Over the last few years, Hyperallergic has reported on the continuing quest of Tamara Lanier to retrieve daguerreotypes of her ancestors Renty and Delia Taylor. In March 2019, Lanier filed a lawsuit in Massachusetts to obtain rights to photographs in the collection of Harvard University’s Peabody Museum of Archeology and Ethnology, which were commissioned by Louis Agassiz as part of a eugenics campaign. The images depict her ancestors, Renty Taylor and his daughter Delia, and are some of the oldest existing photographs of enslaved people.
“For years, Papa Renty’s slave owners profited from his suffering,” Lanier said in a statement at the time. “It’s time for Harvard to stop doing the same thing to our family.”
Since emerging into the public spotlight, there’s been a range of reactions from various communities watching this case. Some scholars have sided with the university over the family, while others, including those published here, support the family’s pursuit of justice through the return of the images. The images themselves have been used by artists, museums, and organizations since their rediscovery in the 1970s. However, many of those same individuals and institutions have remained silent at the recent calls by Lanier and her family for their property rights.
In March of this year, a Massachusetts Superior Court judge ruled in Harvard’s favor and dismissed the lawsuit. But Lanier appealed, and arguments will be heard at the Massachusetts Supreme Court on Monday, November 1.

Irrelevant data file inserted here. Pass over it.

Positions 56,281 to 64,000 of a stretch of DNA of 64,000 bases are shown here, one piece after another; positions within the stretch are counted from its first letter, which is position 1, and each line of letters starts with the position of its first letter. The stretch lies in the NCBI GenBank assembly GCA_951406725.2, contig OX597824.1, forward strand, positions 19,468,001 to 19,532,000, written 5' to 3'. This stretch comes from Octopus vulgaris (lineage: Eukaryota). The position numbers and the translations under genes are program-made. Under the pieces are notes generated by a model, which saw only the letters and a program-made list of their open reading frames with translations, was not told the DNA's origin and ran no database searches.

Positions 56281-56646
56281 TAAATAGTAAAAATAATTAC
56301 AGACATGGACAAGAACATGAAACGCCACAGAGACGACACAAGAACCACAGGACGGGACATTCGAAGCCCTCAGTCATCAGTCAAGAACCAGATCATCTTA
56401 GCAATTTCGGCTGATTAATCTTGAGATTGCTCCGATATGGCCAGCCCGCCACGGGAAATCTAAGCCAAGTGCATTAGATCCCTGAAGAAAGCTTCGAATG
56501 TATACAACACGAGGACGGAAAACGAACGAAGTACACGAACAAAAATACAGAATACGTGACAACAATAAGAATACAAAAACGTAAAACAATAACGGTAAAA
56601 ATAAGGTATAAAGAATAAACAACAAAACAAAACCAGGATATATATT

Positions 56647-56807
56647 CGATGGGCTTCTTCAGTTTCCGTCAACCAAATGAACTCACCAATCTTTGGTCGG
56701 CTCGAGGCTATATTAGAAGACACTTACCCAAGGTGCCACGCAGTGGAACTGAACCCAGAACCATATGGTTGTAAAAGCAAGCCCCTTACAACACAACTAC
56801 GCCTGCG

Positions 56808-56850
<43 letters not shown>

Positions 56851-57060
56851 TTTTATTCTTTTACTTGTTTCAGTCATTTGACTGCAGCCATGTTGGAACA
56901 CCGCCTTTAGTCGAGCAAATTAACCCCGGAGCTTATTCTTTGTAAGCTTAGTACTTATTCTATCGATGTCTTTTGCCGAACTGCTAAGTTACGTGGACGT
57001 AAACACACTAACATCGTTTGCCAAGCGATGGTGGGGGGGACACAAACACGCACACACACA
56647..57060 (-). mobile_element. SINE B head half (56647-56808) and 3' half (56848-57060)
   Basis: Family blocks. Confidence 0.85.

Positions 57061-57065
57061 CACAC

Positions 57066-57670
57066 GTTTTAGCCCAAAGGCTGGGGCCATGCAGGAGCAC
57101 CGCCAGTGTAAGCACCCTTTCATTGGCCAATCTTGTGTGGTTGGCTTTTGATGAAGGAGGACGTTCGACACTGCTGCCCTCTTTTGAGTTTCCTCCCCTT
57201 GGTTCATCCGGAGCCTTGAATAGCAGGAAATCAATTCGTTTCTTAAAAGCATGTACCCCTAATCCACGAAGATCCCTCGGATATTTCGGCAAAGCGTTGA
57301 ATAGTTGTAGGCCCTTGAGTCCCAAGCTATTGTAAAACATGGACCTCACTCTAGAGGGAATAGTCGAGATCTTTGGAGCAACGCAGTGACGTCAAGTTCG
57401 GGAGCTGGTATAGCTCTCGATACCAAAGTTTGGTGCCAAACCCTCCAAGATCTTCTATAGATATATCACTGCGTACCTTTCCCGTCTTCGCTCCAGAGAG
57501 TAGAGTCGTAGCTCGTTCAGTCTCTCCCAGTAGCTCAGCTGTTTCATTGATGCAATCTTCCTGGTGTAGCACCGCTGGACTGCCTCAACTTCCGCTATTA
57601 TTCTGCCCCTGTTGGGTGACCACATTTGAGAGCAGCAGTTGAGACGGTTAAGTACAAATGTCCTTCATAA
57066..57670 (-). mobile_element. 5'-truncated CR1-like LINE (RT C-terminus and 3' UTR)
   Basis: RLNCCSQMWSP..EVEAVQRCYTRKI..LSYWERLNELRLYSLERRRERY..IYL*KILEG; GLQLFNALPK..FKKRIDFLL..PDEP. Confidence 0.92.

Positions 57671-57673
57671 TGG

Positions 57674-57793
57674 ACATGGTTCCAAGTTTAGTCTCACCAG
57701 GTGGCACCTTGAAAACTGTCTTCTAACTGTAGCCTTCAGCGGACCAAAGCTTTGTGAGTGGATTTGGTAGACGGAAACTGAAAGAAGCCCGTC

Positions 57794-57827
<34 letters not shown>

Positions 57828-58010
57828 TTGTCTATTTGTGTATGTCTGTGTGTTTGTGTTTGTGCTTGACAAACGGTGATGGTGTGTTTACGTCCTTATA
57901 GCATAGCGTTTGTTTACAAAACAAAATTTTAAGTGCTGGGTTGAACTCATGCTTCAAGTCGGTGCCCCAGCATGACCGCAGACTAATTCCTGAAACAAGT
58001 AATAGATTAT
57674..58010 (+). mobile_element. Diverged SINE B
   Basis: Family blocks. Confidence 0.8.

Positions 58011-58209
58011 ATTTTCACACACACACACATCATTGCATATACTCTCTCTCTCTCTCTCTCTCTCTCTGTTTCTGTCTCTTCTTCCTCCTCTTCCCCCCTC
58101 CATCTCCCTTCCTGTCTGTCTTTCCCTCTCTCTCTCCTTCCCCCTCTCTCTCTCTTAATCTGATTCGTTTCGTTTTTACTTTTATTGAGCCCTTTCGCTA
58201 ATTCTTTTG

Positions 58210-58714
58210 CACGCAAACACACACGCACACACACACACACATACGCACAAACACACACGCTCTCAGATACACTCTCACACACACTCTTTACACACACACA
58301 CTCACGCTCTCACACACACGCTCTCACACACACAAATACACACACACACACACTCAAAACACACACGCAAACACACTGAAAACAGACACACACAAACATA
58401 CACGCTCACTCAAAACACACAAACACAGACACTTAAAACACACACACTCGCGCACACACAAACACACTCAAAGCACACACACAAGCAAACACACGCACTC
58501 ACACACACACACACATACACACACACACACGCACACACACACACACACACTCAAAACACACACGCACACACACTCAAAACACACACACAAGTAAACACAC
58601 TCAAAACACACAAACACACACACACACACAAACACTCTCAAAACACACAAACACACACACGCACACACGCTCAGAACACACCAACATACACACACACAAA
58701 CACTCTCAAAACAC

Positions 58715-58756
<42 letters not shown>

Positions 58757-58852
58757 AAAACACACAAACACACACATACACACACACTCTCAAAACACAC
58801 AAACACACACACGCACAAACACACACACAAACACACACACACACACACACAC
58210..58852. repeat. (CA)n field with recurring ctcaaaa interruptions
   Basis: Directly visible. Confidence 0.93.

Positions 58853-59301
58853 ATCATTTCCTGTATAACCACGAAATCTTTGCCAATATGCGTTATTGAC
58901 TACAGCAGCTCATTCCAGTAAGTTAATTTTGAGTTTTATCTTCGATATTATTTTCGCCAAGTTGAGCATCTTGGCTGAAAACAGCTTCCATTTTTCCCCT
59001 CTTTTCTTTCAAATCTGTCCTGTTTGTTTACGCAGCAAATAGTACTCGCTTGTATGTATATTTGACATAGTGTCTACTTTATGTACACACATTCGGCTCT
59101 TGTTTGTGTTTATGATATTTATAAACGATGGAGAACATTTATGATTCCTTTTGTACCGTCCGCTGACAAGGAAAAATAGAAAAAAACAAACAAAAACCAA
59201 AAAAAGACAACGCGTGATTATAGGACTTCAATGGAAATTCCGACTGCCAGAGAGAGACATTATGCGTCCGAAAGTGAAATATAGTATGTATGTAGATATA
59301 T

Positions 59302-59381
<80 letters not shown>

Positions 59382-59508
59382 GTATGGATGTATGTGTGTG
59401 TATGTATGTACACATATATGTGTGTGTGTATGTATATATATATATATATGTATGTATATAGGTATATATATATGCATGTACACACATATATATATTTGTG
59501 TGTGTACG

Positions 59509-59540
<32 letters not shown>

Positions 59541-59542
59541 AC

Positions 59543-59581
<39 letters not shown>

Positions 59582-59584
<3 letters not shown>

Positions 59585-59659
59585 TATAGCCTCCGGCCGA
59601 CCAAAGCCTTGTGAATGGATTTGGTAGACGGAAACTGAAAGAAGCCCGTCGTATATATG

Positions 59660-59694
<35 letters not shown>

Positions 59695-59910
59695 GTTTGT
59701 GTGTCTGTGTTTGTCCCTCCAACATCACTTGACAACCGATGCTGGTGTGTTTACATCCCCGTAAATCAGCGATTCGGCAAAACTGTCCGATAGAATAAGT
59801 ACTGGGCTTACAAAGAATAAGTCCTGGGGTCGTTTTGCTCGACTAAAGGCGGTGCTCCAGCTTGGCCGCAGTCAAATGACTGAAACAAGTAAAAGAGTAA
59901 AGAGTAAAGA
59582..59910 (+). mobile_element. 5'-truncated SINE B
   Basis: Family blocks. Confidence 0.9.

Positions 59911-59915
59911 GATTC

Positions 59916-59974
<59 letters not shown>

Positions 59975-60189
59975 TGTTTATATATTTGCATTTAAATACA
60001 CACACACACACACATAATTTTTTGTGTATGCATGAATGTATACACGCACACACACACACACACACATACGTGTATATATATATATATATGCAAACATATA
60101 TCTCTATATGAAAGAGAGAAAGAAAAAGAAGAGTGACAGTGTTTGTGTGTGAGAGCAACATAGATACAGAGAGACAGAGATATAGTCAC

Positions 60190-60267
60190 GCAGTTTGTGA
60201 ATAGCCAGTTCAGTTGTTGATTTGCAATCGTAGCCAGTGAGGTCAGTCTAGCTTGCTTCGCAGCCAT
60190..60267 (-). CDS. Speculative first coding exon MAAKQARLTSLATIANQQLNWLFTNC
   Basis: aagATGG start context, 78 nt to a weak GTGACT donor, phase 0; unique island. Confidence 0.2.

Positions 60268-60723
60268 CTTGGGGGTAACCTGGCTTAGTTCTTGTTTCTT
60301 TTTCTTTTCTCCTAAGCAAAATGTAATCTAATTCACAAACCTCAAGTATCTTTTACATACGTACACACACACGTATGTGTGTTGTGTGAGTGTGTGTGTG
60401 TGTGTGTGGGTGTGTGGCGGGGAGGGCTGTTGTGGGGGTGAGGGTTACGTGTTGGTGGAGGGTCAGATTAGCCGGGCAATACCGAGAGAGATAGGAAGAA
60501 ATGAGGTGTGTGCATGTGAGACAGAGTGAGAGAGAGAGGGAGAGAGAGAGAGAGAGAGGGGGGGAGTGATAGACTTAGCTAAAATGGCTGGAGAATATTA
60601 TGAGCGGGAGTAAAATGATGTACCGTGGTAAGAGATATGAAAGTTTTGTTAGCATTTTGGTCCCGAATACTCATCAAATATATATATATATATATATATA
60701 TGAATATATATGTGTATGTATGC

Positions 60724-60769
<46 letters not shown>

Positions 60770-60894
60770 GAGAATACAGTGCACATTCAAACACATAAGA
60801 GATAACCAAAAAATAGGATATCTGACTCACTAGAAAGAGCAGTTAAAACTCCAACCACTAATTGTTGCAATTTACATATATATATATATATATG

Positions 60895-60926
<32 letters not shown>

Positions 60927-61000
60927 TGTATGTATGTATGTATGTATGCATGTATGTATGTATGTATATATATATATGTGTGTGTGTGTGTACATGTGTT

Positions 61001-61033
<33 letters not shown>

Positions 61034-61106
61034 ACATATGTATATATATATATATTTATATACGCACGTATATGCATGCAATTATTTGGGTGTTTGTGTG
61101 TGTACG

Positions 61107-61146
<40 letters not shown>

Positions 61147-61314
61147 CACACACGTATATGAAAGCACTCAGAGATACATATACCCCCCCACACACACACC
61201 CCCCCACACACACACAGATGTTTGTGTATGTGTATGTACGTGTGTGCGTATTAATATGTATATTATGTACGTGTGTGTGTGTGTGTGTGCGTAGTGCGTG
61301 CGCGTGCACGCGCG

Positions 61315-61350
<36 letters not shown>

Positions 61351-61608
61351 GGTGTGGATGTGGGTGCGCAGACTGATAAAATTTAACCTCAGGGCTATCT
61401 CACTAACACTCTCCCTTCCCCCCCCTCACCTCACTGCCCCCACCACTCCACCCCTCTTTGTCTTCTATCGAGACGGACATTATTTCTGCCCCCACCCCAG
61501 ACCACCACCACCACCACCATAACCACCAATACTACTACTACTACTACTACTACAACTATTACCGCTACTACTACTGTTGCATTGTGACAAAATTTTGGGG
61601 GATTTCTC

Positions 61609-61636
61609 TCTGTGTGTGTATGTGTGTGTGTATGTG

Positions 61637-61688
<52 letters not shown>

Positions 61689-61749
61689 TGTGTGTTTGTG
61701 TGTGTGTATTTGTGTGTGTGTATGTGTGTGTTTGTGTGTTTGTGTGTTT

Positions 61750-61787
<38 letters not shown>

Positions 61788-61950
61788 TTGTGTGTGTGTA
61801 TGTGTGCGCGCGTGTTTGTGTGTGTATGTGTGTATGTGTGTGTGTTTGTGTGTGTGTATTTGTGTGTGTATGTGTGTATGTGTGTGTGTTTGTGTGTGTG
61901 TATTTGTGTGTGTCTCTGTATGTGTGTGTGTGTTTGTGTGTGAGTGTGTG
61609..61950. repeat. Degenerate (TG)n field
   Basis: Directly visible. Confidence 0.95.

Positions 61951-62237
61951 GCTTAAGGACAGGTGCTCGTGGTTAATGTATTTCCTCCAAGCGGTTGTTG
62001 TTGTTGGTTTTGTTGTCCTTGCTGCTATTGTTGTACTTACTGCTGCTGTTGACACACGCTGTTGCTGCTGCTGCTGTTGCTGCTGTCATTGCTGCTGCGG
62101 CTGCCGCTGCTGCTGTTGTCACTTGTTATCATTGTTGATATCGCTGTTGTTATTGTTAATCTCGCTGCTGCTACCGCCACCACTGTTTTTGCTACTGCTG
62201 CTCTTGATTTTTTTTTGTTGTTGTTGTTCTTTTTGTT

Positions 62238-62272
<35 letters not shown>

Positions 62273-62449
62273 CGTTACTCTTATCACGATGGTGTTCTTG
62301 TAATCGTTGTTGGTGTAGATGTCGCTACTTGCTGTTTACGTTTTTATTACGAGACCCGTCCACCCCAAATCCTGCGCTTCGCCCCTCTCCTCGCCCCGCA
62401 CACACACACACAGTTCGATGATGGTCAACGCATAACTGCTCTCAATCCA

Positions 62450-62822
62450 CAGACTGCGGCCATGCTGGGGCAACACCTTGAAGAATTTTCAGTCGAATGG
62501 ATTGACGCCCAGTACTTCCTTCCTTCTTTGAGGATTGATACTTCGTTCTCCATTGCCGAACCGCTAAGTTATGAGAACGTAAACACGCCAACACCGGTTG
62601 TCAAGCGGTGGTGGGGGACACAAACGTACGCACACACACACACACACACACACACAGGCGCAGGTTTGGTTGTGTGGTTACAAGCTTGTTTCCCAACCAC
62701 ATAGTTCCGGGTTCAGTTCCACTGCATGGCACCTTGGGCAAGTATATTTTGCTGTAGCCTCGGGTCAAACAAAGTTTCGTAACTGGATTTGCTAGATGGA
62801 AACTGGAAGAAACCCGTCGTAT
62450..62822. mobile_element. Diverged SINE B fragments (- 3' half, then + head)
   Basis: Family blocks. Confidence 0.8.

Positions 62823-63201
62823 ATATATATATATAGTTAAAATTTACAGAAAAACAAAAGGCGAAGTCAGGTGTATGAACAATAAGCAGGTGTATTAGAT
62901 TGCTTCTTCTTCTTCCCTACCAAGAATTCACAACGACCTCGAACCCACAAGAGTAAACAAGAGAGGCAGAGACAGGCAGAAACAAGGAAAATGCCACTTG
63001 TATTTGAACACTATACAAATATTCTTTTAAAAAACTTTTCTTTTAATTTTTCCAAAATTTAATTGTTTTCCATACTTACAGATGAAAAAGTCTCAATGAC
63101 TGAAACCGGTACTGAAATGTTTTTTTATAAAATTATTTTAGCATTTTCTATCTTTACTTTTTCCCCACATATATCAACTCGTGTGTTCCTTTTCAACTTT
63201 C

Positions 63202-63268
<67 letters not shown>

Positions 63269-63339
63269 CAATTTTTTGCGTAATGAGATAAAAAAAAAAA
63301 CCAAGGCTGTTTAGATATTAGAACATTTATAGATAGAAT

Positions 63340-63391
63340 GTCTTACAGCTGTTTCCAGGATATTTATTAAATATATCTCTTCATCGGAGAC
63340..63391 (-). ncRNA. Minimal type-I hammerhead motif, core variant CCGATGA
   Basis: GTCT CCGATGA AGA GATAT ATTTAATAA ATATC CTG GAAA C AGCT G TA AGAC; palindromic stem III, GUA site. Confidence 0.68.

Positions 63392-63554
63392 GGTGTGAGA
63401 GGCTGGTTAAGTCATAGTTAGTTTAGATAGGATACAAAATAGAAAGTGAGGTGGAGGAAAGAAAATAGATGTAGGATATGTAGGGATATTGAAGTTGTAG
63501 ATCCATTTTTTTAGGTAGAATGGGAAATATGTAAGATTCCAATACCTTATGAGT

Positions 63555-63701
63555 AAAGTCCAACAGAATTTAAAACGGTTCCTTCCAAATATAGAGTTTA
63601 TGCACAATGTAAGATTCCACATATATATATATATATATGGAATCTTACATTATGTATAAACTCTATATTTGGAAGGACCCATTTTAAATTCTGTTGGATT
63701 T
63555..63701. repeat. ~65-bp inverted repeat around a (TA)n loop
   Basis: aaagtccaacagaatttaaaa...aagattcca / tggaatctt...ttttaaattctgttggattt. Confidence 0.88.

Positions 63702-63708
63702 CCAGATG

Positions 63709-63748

This issue, we asked Hyperallergic staff reporter Valentina Di Liscia to summarize the saga in a useful primer on the topic. We also invited longtime Hyperallergic contributor CM Campbell to prepare a graphic essay about Tamara Lanier’s case and the questions around the “legality” of Harvard’s case for retaining the photographs. Thank you to both Valentina and CM for their work on this issue.
The following 12 scholarly endorsements of Ariella Azoulay’s amicus brief, which was released in the Boston Review, are being published in this edition: Aliyyah I. Abdur-Rahman, Kimberly Juanita Brown, Sandrine Colard, Carles Guerra, Marianne Hirsch, Professor Eunsong Kim, Jane’a Johnson-Farnham, Fred Moten, Stephen Sheehi, Brian Wallis, Laura Wexler, and Stanley Wolukau-Wanambwa.
To illustrate the endorsements and other posts, we’ve decided to refrain from posting the photographs in question, which have been repeatedly used to dehumanize the enslaved individuals depicted. We chose instead to reproduce public domain and creative commons images of photo studios, old cameras, and daguerrotype frames to highlight the long history of photography and its complicated potential to depict — or skew — history.
A special thank you to Ariella Azoulay for helping to facilitate contacts with all the scholars involved, and another thank you to Lakshmi Amin, Hyperallergic’s editorial coordinator, for shepherding the whole issue to screen.
We hope you will take the time to read.